Published by Disney-Hyperion on October 14, 2014
Genres: Romantic, Science Fiction, Young Adult
Sexual Content: Very vague implications of unwanted sexual contact, kissing
Reviewed by: Kate
Princess Snow is missing.
Her home planet is filled with violence and corruption at the hands of King Matthias and his wife as they attempt to punish her captors. The king will stop at nothing to get his beloved daughter back—but that’s assuming she wants to return at all.
Essie has grown used to being cold. Temperatures on the planet Thanda are always sub-zero, and she fills her days with coding and repairs for the seven loyal drones that run the local mines.
When a mysterious young man named Dane crash-lands near her home, Essie agrees to help the pilot repair his ship. But soon she realizes that Dane’s arrival was far from accidental, and she’s pulled into the heart of a war she’s risked everything to avoid. With the galaxy’s future—and her own—in jeopardy, Essie must choose who to trust in a fiery fight for survival.
A very creative take on the Snow White fairy tale, STITCHING SNOW has a brilliant heroine coupled with a stubborn and honorable hero, taking place in what appears to be a galaxy, far far away. While some of the plot points were a bit predictable, it was a diverting read, and a fun way to spend a few hours.
Snow White isn't a fairy tale that is retold as frequently as say, Beauty and the Beast, and I would venture a guess that its due to the lack of romance in the original story. How not exciting is it that Snow White just falls in love with the prince because he kissed her awake? However, in STITCHING SNOW, Lewis takes care of that, giving the hero and heroine a relationship storyline throughout, even if it isn't the main focus of the plot. I'll just say that it's a vast improvement over the original.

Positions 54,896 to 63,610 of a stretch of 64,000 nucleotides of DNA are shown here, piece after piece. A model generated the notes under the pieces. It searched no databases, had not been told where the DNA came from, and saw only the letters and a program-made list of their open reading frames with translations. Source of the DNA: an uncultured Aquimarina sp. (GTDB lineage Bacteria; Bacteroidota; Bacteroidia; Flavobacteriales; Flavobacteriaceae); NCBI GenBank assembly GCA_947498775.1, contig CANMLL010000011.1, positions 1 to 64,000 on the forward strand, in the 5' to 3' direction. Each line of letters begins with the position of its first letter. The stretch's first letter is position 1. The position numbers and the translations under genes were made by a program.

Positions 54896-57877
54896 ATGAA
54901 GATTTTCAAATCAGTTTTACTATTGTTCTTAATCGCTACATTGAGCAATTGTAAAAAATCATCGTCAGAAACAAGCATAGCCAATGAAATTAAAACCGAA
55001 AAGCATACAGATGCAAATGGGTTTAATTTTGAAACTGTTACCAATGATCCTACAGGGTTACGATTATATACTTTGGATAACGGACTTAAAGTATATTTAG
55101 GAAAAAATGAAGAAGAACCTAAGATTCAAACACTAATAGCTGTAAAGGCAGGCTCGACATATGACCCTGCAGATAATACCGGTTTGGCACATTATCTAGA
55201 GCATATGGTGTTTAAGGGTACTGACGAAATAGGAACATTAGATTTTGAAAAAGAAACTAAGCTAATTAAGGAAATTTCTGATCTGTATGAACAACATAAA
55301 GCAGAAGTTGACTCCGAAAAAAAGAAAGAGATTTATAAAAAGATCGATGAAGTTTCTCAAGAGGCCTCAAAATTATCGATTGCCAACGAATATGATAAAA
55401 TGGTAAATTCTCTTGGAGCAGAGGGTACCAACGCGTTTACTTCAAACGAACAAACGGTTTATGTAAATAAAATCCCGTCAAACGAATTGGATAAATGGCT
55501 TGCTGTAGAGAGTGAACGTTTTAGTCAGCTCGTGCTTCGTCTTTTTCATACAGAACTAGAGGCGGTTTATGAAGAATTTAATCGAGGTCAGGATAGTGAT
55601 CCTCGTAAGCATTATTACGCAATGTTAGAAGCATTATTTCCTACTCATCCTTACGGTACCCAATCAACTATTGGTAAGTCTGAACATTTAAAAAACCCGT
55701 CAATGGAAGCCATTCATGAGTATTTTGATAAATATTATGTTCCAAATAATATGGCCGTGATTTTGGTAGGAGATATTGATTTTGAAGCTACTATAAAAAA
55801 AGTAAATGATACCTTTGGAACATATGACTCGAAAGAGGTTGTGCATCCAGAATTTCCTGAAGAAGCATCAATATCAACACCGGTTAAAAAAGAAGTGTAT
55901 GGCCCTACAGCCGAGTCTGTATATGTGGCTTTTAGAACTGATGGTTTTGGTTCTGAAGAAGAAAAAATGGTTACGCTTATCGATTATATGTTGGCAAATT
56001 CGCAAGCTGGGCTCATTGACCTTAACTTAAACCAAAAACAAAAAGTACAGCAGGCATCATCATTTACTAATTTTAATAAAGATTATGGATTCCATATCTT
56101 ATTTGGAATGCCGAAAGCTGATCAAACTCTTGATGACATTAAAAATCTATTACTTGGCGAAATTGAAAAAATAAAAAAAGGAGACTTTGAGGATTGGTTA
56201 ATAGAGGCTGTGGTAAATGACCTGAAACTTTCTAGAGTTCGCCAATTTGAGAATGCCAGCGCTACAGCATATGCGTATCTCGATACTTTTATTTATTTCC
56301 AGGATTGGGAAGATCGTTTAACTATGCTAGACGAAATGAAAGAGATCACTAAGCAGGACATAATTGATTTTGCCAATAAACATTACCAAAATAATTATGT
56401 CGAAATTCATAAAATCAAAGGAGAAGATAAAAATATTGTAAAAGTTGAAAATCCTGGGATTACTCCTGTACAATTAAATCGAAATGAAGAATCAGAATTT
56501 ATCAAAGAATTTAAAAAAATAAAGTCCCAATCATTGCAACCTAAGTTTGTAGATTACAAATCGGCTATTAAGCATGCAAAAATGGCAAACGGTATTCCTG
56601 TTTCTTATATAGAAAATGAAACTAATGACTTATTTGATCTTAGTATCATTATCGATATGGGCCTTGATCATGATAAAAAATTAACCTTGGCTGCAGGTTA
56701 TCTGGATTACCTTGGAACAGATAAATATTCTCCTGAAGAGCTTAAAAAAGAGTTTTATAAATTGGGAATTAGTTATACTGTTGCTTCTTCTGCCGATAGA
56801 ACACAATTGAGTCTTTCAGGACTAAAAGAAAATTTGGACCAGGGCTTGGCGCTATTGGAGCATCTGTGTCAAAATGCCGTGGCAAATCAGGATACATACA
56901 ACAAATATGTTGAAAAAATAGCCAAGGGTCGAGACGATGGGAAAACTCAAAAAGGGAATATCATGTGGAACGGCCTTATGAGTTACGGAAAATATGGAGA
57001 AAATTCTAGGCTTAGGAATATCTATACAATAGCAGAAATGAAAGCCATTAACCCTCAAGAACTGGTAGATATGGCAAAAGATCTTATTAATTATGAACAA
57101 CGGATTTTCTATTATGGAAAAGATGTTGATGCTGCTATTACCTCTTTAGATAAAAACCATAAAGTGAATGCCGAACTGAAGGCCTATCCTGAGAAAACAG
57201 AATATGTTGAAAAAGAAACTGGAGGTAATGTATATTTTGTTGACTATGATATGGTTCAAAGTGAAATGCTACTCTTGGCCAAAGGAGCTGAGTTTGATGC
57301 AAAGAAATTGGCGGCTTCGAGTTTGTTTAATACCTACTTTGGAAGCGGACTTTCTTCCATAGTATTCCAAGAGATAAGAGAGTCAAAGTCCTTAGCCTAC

Essie was pretty much my favorite part of STITCHING SNOW. She was headstrong and intelligent, and for the most part, she never fell in the to-stupid-to-live category of heroine. She lived in a mining colony with a bunch of men, and managed to make herself useful and teach herself how to fight. I was not as much of a fan of Dane, though. He was so wishy-washy that his motives never seemed to make sense, and he never fully developed a personality that I was able to connect with.
Another issue is that I felt it could have been a little longer. The action near the end seemed crunched, like it was trying to rush to the end. I think it could have been fleshed out a bit more, or the beginning or middle could have been shorter.
All in all, STITCHING SNOW is an entertaining young adult read. I'd definitely give this to a reader who enjoys fairy tale retellings, but others may not be so keen on the story. Luckily for me, it's all wrapped up in one book, with no loose ends or cliffhangers, so I got a satisfying ending out of the deal.Series Titles:
- For more science-fiction fairy tale retellings, try OF BEAST AND BEAUTY by Stacey Jay or The Lunar Chronicles by Marissa Meyer